“May the God of hope fill you with all joy and peace as you trust in Him, so that you may overflow with hope by the power of the Holy Spirit” (Romans 15:13).
What a wonderfully encouraging verse! What an antidote to depression! What a wonderful God we have: In verse 5 of this same chapter, He is called the God of patience and encouragement; inverse 33, He is the God of peace; and here He is, the God of hope, the fountain of hope, able to fill us with joy and peace as we trust Him, so that we overflow with hope, by the power of the Holy Spirit, for such a life is not the product of a cheery temperament nor positive thinking; it is only possible by His power working in us (Eph. 3: 16, 20). Hope has an important place in the Christian life, yet seems to be the neglected member of the famous trio, Faith, Hope and Love, so often found together in the New Testament. Hence our present meditation on hope. In the Bible, of course, the word hope means something quite different from the way it is generally used in this world, where we say, ‘I hope so’, meaning that we hope that things will turn out all right but are uncertain whether they will. For the Christian, the word means, confidently waiting for something that is certain but lies in the future. In this fallen world, of course, hope is vital for our survival as human beings – if we give up hope, life is over. The recovery of hope is the answer to the problem of depression, so much on the increase today, but, unfortunately, humanistic psychology generally provides false grounds for hope, because the root problems of the human heart, which concern our relationship to God, are denied. As Ignorance (in the Pilgrim’s Progress) employed Vain-Hope, the ferryman, to help him over the river of death (to his eternal ruin), so this world employs many Vain-Hopes to win through and get by in this life and the next. The fact is that Jesus Christ is the only hope of this fallen race. Apart from Him there is no hope for anyone. But, for Christians, hope is of special importance because of the special trials they endure as strangers and pilgrims on the earth, and because God is bringing them up to be like Him, and training them for usefulness in His kingdom. What then are the features of a Christian’s hope?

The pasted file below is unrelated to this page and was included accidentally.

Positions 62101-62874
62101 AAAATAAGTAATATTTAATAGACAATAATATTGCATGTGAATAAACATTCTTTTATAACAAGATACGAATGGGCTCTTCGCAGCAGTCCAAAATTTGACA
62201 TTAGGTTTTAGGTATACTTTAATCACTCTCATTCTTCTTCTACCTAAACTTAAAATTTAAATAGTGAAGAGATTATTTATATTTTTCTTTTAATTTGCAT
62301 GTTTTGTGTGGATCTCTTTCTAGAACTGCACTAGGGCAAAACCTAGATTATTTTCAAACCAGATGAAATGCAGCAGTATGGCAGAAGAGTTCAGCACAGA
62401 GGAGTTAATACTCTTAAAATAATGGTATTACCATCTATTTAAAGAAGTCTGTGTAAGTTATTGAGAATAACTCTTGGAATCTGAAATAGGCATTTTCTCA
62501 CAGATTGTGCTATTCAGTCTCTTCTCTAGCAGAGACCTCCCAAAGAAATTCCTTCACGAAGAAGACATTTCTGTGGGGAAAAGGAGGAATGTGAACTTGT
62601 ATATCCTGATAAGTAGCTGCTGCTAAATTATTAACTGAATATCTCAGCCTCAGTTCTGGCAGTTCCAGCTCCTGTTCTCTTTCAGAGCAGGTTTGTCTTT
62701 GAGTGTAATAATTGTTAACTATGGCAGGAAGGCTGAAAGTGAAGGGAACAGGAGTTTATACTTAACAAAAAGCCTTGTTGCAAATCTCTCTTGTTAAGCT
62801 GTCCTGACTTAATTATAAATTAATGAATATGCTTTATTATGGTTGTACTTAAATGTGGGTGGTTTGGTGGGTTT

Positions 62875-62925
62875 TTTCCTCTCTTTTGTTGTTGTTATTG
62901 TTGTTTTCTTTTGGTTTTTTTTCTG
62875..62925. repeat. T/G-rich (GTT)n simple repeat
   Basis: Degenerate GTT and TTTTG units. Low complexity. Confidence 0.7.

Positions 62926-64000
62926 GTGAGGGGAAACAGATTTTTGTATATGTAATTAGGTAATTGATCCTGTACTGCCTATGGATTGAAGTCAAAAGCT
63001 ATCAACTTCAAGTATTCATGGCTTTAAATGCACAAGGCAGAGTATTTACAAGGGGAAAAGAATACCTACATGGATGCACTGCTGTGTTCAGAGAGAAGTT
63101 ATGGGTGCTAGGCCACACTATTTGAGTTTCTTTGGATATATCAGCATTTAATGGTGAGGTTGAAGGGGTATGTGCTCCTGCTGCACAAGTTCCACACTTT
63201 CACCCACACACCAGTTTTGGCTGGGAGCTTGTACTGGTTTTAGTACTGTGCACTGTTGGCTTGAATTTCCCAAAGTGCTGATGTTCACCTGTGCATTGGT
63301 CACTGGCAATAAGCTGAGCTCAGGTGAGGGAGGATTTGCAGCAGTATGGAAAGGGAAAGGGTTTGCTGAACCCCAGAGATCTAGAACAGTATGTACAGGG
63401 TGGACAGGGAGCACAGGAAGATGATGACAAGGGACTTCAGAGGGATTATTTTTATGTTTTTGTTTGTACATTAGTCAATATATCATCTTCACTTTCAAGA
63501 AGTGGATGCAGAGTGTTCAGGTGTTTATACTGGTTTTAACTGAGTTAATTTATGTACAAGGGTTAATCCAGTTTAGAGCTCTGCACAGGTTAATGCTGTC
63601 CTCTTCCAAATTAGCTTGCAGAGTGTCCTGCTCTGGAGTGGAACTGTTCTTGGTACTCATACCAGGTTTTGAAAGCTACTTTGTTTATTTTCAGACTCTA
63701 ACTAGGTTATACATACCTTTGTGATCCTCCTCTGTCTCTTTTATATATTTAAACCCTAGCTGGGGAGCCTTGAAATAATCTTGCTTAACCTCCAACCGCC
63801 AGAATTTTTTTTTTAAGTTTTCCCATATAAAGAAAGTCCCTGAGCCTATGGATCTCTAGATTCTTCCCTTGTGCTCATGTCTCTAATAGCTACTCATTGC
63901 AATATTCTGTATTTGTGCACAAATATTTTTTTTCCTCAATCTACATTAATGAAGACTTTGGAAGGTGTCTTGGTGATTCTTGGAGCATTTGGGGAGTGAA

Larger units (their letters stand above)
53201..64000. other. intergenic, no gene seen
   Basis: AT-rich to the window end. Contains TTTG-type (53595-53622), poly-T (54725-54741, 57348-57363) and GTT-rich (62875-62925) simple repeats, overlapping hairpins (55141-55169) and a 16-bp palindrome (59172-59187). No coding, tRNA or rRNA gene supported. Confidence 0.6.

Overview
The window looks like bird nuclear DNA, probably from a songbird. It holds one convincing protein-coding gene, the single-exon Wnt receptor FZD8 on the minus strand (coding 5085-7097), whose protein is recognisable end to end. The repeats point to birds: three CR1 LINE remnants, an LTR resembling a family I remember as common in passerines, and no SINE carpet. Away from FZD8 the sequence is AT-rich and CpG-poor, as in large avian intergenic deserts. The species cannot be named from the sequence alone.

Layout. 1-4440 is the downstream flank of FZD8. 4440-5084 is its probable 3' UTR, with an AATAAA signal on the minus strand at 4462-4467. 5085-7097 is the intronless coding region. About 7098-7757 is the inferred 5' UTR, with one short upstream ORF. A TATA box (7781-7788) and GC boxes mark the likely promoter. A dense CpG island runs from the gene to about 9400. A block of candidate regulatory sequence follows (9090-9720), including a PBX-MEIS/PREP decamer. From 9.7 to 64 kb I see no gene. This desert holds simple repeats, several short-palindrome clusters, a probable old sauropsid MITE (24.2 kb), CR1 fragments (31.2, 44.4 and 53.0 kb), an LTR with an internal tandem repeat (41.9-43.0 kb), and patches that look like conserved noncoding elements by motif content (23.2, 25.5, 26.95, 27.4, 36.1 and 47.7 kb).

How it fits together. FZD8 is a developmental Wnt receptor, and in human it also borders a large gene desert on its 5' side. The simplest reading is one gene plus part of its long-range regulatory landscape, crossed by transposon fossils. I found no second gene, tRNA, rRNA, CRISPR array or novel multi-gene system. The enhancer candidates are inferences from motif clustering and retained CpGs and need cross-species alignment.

1. He has complete assurance regarding the future. He knows that God is in control of everything and working out His great plan, and that his life is part of it. He knows that he has been redeemed by the blood of Christ, for a purpose, the hope of His calling, and that his Saviour is coming again to reign.
“Praise be to the God and Father of our Lord Jesus Christ: In His great mercy He has given us new birth into a living, undying, hope, through the resurrection of Jesus Christ from the dead, and into an inheritance beyond the reach of change and decay, kept in heaven for you” (1 Peter 1:3-4). “That we who have fled for refuge to seize hold of the hope offered to us may be greatly encouraged. We have this hope as an anchor for the soul, firm and secure” (Hebrews 6:13-20).
“We should live sober, upright and godly lives in this present world, while we wait expectantly for the blessed hope – the glorious appearing of our great God and Saviour, Jesus Christ” (Titus 2:12, 13).
2. He knows he has received eternal life through new birth, and that this is a guarantee that all will be well in the end whatever happens on the way.
“Christ in you, the hope of glory” (Col. 1:27).
And he also has the constant encouragement of the Scriptures to sustain hope.
“That through patience and the encouragement of the Scriptures we may have hope” (Romans 15:4).
“You are my hiding place and my shield: I hope in your word” (Psalm 119:114).
3. He has the whole armour of God, including the helmet, the hope of salvation, in which to face the foe in the battles of life and the spiritual warfare in which the Christian is involved. We shall say more about this later. But we must now consider the challenge to hope, which we shall certainly encounter if our hearts are set on wholeheartedly following the Lord. It is the challenge of the Way of the cross, which alone leads to glory.
“If any man would come after Me, let him deny himself, and take up his cross daily, and follow Me” (Luke 9:23).